COTARD’S SYNDROME

A psychotic state characterized by anxious depression, suicidal tendencies, and nihilistic delusions in which the patient denies the existence of his body and in some cases believes the whole of reality has ceased to exist.First reported by the French neurologist Jules Cotard in 1880 under the title Delire de Negation, this disorder is now recognized as a separate entity only in France and Italy, and even in those countries it is often considered a symptom rather than a syndrome. It is rarely observed in the United States and would probably be classified as an involutional psychotic reaction of the paranoid type. Arieti and Meth (1959) describe it as follows: “After an interval of anxiety, the patient, generally a woman in the involutional age, but at times even men and younger or older women, denies any existence to the surrounding reality. Nothing exists; the world has disappeared. After the cosmic reality is denied, the physical reality of the patient himself is denied. At first the patient claims that he has lost all sensation throughout his body; in some cases, he later claims that he does not exist. Everything is denied in this overwhelming delusional state. At times even the possibility of death is denied—the patient considers himself immortal. Other symptoms resemble the picture of involutional psychosis: the patient is depressed, may refuse food, has ideas of having been condemned by God. He may also hallucinate. He retains, however, the capacity to talk freely in spite of the depression and often is given to philosophical contemplation about his own life, life in general, and the world.” See NIHILISM,DELUSION, DENIAL OF REALITY.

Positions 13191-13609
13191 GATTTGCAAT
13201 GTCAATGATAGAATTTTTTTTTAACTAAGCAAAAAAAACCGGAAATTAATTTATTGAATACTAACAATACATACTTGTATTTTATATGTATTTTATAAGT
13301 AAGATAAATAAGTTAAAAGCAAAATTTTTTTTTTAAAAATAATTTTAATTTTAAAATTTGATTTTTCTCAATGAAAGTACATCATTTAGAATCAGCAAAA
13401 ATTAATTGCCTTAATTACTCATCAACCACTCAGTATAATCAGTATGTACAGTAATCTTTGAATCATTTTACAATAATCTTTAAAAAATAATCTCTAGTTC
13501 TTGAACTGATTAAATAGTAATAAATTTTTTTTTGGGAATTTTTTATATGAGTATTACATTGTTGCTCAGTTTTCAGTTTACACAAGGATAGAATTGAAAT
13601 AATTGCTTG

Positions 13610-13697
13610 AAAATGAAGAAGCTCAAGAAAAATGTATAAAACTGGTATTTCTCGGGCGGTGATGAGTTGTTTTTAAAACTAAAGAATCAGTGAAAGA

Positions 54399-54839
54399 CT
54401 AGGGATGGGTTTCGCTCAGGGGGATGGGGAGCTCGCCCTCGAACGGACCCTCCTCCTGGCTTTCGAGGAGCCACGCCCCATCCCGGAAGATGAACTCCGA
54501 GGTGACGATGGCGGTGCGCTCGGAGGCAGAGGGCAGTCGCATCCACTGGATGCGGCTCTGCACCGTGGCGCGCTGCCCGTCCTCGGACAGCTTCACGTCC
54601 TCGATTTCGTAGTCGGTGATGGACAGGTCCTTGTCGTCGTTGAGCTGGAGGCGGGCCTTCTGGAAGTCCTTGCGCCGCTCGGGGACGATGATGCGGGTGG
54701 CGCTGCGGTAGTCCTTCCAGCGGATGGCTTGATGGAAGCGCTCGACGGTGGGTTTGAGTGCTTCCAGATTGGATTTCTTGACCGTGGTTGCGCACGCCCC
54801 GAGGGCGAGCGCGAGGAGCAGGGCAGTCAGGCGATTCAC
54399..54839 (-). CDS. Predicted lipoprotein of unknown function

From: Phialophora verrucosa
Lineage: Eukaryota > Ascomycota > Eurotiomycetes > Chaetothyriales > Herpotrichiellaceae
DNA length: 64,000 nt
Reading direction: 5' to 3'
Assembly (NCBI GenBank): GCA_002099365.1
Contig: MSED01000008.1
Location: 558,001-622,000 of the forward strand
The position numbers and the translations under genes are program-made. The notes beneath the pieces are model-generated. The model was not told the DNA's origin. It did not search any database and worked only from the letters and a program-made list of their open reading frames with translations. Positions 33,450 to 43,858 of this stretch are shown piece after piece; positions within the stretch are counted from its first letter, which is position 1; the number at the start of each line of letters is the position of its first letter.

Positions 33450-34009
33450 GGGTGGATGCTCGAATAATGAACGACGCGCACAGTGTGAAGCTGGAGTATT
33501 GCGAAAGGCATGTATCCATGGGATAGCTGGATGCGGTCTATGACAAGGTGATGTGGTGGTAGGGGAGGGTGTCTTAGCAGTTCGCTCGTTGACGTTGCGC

Cite this page: N., Pam M.S., "COTARD’S SYNDROME," in PsychologyDictionary.org, November 28, 2018, https://psychologydictionary.org/cotards-syndrome-2/ (accessed October 14, 2019).
SHARE